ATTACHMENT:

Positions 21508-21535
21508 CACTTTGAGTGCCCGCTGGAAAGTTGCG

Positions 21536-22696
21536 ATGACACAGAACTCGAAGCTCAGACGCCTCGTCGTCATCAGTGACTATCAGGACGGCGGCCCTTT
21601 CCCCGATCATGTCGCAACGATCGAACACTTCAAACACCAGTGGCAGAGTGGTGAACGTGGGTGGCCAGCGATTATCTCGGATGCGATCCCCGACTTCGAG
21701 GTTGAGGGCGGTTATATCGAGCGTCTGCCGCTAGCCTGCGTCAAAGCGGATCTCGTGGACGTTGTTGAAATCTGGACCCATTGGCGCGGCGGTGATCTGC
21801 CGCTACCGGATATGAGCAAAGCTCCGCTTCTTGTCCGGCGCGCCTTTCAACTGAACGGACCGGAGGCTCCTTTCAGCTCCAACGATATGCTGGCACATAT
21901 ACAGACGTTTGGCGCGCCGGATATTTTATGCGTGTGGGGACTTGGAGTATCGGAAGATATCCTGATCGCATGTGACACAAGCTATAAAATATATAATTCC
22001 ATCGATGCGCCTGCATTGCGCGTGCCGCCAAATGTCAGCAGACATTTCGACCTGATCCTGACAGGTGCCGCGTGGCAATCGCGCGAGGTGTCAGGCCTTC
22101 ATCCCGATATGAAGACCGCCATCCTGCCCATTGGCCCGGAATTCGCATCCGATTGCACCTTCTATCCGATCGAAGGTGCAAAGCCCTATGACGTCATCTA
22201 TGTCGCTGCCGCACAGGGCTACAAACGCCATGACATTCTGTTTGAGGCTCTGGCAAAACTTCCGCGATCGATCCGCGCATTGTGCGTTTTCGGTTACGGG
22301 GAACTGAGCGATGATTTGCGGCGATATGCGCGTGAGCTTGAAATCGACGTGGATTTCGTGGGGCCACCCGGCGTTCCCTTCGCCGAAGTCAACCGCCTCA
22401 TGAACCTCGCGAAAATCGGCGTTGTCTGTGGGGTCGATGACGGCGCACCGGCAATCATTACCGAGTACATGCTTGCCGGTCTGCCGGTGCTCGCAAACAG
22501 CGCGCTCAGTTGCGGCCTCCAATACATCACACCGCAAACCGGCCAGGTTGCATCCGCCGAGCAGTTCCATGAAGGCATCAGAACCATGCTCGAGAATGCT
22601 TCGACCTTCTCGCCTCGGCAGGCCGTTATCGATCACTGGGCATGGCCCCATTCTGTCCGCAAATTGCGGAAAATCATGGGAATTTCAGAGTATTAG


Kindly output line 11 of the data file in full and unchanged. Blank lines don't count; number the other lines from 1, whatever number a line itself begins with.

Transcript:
22201 TGTCGCTGCCGCACAGGGCTACAAACGCCATGACATTCTGTTTGAGGCTCTGGCAAAACTTCCGCGATCGATCCGCGCATTGTGCGTTTTCGGTTACGGG